There’s one question I hear a lot, and it’s the same question I had before Isabella began eating solids- how do you know what to give her, and when?
Breastfeeding exclusively for the first 6 months of life is the best way to give your baby a strong immune system. There’s nothing on earth like mother’s milk, and the benefits of exclusive breastfeeding for 6 full months (or more) are too many to list here. If for some reason breastfeeding isn’t an option, it’s best to avoid a cows milk formula, as it’s one of the most common allergens and causes many babies to experience colic symptoms (not to mention a LOT more spitting up). Solid foods (including rice cereal) are not nutritionally necessary before 6 months of age and can actually be harmful for your baby.
The first two years are a critical period in developing your child’s tastes and future eating habits. This is a window of time in which children tend to be more open to trying new foods. If fresh, flavorful, whole foods are all that are offered, they’ll be more likely to prefer those foods as they grow. If highly processed foods full of sugar and additives are all that are offered, they’ll tend to prefer that.
Every baby is different, and their ability to accept and eat different foods varies. Remember, it’s essential to introduce one food at a time, and only every few days. Follow The 3-Day Rule: watch for reactions like sneezing, runny nose, rashes (particularly around the mouth or diaper area), changes in stools, or changes in mood. If baby has a reaction, hold off on giving her that food for another month, then try again.
Certain foods are potentially irritating, meaning that they could cause a reaction in your baby’s sensitive and still developing digestive system. This system is designed to introduce potentially irritating foods one at a time, when baby’s body is most likely to be ready for them. There is news on the front of potentially allergenic foods (foods that are thought to encourage the development of allergies), so check out the information for yourself and do what seems best to you! This list is by no means exhaustive, but it should give you an idea of what foods to introduce, and when.
Steamed veggies blended with water are a great option, as well as raw pureed fruits. Younger babies need their food to be a thinner consistency.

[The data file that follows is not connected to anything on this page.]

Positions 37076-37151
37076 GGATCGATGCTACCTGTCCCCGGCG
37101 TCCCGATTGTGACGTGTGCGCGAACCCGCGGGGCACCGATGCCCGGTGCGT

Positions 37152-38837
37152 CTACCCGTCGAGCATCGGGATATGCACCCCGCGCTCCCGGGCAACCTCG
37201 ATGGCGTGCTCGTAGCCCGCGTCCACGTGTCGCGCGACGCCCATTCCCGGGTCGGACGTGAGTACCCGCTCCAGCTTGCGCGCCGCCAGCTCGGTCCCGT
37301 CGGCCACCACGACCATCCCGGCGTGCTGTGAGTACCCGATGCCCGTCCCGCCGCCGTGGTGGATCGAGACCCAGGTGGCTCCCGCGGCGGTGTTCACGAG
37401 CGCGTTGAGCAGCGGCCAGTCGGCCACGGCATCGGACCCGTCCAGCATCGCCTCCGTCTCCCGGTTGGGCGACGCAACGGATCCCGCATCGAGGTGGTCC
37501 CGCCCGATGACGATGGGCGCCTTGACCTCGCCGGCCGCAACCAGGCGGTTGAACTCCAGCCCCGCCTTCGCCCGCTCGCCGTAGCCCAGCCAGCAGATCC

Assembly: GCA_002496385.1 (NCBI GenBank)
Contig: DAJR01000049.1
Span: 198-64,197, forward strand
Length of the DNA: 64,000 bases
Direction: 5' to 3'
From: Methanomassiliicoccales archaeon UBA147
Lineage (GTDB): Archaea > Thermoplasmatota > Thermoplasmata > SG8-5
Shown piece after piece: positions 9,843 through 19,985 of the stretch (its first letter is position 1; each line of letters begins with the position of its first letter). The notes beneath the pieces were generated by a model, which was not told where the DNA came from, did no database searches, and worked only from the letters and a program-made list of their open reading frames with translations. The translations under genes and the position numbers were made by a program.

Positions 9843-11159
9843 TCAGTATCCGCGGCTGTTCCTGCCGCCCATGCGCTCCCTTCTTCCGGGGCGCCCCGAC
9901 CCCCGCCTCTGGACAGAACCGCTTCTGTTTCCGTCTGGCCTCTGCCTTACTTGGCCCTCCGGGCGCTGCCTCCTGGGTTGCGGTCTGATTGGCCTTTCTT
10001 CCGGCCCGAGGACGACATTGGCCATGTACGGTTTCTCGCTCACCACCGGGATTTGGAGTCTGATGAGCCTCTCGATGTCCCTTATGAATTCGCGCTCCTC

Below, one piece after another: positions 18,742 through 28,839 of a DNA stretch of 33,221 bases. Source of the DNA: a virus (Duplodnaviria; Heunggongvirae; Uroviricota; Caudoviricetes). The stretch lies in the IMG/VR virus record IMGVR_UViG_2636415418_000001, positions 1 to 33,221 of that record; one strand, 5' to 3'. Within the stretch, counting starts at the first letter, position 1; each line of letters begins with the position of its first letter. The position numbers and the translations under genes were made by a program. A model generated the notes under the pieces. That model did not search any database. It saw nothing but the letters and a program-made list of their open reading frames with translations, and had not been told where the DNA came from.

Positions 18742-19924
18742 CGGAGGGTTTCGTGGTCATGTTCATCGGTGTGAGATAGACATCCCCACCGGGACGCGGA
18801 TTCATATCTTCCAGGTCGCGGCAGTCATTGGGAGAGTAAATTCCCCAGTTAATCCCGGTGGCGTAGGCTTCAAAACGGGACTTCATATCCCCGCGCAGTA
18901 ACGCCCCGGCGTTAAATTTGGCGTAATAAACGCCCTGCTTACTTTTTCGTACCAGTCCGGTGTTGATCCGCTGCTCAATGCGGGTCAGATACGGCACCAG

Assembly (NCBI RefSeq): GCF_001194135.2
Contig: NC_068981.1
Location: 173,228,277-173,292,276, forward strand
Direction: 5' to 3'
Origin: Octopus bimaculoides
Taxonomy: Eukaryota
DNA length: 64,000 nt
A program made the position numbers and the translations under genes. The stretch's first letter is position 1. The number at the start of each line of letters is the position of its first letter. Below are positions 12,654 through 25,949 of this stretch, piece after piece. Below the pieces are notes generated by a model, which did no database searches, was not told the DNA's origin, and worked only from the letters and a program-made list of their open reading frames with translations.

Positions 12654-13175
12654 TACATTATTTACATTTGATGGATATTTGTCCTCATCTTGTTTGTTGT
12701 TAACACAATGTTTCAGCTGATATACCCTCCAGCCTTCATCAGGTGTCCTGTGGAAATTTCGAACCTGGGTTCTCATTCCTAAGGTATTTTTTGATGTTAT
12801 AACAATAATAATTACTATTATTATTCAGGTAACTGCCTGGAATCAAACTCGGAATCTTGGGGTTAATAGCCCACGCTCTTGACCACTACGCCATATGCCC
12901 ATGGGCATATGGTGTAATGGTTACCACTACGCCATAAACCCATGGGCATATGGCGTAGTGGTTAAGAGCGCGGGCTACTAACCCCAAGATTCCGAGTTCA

- winter and summer squash (pumpkin, zucchini, butternut, etc.)
- sweet potatoes and yams
- cold or frozen berries in a mesh bag (fantastic for teething, very messy)
- herbs and seasonings except for garlic (just go easy)
Grains should not be offered before 8 or 9 months as baby’s digestive system hasn’t developed enough of the enzymes necessary to digest them. When you do offer them, it’s best to soak them overnight and cooked for longer than suggested on the package.
This is a great time to introduce finger foods like puffed rice, cheerios, and soft fruits cut into small pieces. Don’t expect your floors to stay clean, though.
- brown rice
- oats (We do overnight oats a lot- simply mix oats and water or rice milk and leave in fridge overnight. Easy breakfast!)
- cottage cheese
- egg yolk (That’s right- the yolk is ok. It’s the whites that are allergenic for most babies. This is a great way to get protein if you don’t do meat)
- greens (spinach, kale, collards, chard, lettuce)
- hemp milk (not a replacement for breast milk)
- rice milk (not a replacement for breast milk)
- coconut oil
- olive oil
Baby’s desire to feed herself begins to increase, as do her caloric needs. This is a great time to offer bulkier, higher calorie foods. Begin to introduce potentially irritating foods and continue to watch for allergic reactions.
- broccoli and cauliflower
- lemon and lime
- tofu (closer to 18 months)
- salmon (closer to 18 months)
- goat’s milk
Begin adding more protein through slow-cooked meats and some nuts.
- soy foods
- whole eggs
- almonds, cashews, walnuts, pecans, brazil nuts
- nut butters from the above nuts
Cautiously add allergenic foods one by one, watching closely for signs of sensitivity.
- Cow’s milk (Other dairy products like yogurt, cheese, and cottage cheese are easier to digest because they are cultured.)
- gluten (wheat, rye, barley, spelt)
There are two resources I found incredibly helpful as I introduced solids to Isabella. One is The Baby Book by Dr. Sears– it’s basically the bible on all things baby-related. The other is The Whole Life Nutrition Cookbook by Alissa Segersten and Tom Malterre, MS, CN, which includes a very conservative schedule for food introduction. Check out their website for tons of great vegan recipes.